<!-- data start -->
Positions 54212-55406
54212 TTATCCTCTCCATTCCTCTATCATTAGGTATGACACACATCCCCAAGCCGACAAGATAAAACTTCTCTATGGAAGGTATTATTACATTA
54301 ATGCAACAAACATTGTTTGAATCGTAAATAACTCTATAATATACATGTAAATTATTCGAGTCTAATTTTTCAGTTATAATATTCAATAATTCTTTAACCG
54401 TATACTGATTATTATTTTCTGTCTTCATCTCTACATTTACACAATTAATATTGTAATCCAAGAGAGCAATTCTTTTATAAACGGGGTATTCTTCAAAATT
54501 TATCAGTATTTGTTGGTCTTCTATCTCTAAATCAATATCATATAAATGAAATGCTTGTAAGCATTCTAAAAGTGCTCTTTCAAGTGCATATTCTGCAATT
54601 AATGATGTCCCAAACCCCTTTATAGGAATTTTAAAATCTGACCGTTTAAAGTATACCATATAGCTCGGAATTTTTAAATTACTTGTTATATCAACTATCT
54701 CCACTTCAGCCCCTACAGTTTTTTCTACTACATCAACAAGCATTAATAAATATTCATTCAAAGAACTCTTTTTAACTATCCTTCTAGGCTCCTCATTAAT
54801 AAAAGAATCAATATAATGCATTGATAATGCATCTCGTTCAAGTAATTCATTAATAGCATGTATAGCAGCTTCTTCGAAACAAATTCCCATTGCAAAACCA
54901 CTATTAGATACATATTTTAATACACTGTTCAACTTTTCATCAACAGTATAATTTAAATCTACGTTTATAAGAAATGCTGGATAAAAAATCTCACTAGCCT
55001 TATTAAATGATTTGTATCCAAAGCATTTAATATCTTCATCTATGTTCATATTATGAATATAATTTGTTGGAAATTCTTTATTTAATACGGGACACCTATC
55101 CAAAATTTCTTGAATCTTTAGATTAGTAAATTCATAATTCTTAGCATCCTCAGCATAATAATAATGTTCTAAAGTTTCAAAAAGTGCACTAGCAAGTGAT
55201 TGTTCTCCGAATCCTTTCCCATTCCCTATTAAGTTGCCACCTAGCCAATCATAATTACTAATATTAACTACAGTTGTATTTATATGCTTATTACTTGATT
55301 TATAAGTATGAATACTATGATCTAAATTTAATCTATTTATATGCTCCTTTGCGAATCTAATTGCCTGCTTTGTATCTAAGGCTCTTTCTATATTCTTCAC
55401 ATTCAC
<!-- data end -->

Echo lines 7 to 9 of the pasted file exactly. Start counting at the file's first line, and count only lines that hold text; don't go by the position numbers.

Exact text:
54701 CCACTTCAGCCCCTACAGTTTTTTCTACTACATCAACAAGCATTAATAAATATTCATTCAAAGAACTCTTTTTAACTATCCTTCTAGGCTCCTCATTAAT
54801 AAAAGAATCAATATAATGCATTGATAATGCATCTCGTTCAAGTAATTCATTAATAGCATGTATAGCAGCTTCTTCGAAACAAATTCCCATTGCAAAACCA
54901 CTATTAGATACATATTTTAATACACTGTTCAACTTTTCATCAACAGTATAATTTAAATCTACGTTTATAAGAAATGCTGGATAAAAAATCTCACTAGCCT